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March 14, 2023
As the number of 5G radio deployments continues to grow, operating efficient and optimized networks is more important than ever. Operators have relied on SON technologies for many years to optimize their networks. However, the complexity and scale of 5G are increasing, and thus RAN automation needs to evolve toward more open solutions that build on the existing domain knowledge and techniques. One such solution is the O-RAN Alliance's service management and orchestration (SMO) framework. Within this framework, the RAN intelligent controller (RIC) is pivotal, offering fine-grained control and capabilities via applications (rApps and xApps) to automate RAN processes.
RAN automation success will rely on ensuring the SMO/RIC vendors, operators and third-party app developers create worthwhile enhancements and features by working in symbiosis. Up to now, many solutions have been in development, under lab test or in trials. However, at MWC 2023, several SMO and RIC solutions were on show, demonstrating how the RIC can deliver performance and service experience benefits. Based on my discussions and the demonstrations I saw, here are some observations on RAN automation, specifically the RIC app ecosystem as it matures.
Initial apps and management
RAN automation was a bigger topic than expected this year, with slideware and conceptual ideas making way for real-life demonstrations. Based on these initial solutions, several observations about app availability and management came to mind:
Initial RIC apps: Spectrum management, QoS optimization, geographic location, traffic steering and energy savings are the lead examples of RIC apps. For example, last week in Barcelona, Fujitsu and Juniper demonstrated rApp/xApp energy efficiency use cases. Given the industry's current energy-saving and sustainability focus, these were good choices to showcase. Seeing initial O-RAN use cases reach production was also encouraging.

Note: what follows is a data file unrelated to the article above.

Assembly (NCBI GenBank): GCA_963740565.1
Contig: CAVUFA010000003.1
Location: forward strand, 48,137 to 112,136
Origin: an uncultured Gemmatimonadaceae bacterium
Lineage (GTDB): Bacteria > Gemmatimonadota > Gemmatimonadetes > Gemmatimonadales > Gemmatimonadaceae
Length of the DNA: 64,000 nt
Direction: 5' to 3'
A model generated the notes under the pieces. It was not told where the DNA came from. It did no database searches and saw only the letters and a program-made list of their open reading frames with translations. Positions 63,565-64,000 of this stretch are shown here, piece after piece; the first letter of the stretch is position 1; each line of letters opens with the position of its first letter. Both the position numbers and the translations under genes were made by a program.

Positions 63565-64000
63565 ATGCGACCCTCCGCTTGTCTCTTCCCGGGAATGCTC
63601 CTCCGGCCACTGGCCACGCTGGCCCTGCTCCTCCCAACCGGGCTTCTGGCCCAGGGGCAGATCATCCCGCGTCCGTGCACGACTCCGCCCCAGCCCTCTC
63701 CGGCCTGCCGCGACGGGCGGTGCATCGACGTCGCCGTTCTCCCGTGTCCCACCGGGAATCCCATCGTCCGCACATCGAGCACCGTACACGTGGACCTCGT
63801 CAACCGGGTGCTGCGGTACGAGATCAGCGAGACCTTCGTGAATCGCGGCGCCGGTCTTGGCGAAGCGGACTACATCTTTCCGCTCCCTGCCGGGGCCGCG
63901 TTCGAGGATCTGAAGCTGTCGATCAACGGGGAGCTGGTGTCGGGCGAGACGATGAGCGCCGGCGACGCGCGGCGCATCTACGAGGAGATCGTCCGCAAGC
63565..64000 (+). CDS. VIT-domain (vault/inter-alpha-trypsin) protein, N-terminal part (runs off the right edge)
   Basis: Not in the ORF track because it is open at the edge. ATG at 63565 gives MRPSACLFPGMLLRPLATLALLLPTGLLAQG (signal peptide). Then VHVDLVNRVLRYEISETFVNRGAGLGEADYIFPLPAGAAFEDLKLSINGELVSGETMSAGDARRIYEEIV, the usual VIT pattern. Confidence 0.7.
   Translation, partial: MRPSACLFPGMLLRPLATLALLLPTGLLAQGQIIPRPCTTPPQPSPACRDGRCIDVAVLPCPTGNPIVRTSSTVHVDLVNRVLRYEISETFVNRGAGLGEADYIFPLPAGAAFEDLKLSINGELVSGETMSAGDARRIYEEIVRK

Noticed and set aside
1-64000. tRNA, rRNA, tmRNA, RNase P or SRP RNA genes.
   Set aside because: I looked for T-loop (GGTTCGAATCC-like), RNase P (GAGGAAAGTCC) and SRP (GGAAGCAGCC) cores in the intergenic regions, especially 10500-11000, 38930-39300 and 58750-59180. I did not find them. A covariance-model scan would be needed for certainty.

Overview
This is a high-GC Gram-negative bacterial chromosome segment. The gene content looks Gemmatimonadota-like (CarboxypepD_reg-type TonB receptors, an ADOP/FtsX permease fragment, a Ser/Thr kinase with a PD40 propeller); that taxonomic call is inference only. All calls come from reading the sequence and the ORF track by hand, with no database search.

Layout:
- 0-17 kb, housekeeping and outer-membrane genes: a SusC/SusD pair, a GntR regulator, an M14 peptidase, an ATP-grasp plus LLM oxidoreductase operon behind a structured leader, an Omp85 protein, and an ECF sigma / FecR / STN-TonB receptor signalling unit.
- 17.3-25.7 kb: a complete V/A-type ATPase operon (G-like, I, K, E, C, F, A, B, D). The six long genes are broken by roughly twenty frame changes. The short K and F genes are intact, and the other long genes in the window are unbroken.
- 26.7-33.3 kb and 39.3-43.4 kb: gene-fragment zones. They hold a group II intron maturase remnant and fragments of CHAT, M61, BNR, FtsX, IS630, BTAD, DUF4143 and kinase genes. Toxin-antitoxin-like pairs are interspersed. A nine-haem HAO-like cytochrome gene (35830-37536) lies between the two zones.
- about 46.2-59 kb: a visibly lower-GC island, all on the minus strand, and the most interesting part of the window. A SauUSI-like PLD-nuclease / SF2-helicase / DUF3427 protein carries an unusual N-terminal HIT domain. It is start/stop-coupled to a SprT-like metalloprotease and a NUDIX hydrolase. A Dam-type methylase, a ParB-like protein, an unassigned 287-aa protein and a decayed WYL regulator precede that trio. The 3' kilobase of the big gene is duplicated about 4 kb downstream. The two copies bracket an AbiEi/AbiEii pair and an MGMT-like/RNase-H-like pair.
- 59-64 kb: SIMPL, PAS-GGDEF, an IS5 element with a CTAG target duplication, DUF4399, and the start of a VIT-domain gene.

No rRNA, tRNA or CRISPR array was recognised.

Artificial intelligence/machine learning (AI/ML) as an enabler: Many RIC and SMO vendor demos highlighted how AI and ML workflows are integral to the RIC (i.e., the execution and performance of RIC apps are enabled and managed by AI/ML). For example, if an app is optimizing cell coverage to enhance performance, an ML model could provide the best parameters for a given site based on neighboring cells. This makes AI/ML vital to automation, increasing what operators can do with the same skilled engineering resources.
RIC app selection: One of the biggest unknowns is the purchasing and operating model for the RIC apps. The ecosystem seems some years away from a common RIC app store model where all RICs offer universal open support to developers. Several models exist for onboarding and managing apps. The two extremes are: 1) operators select their rApps/xApps from the open market; or 2) the RIC/SMO vendors pre-approve apps for the operator to deploy. Both are viable options, but at Heavy Reading, we think the industry is most likely to adopt a combined approach. Operators certainly do not what to be locked in, but they also appreciate pre-integration and validation. Payment or licensing for using these apps will probably come via several routes initially, too.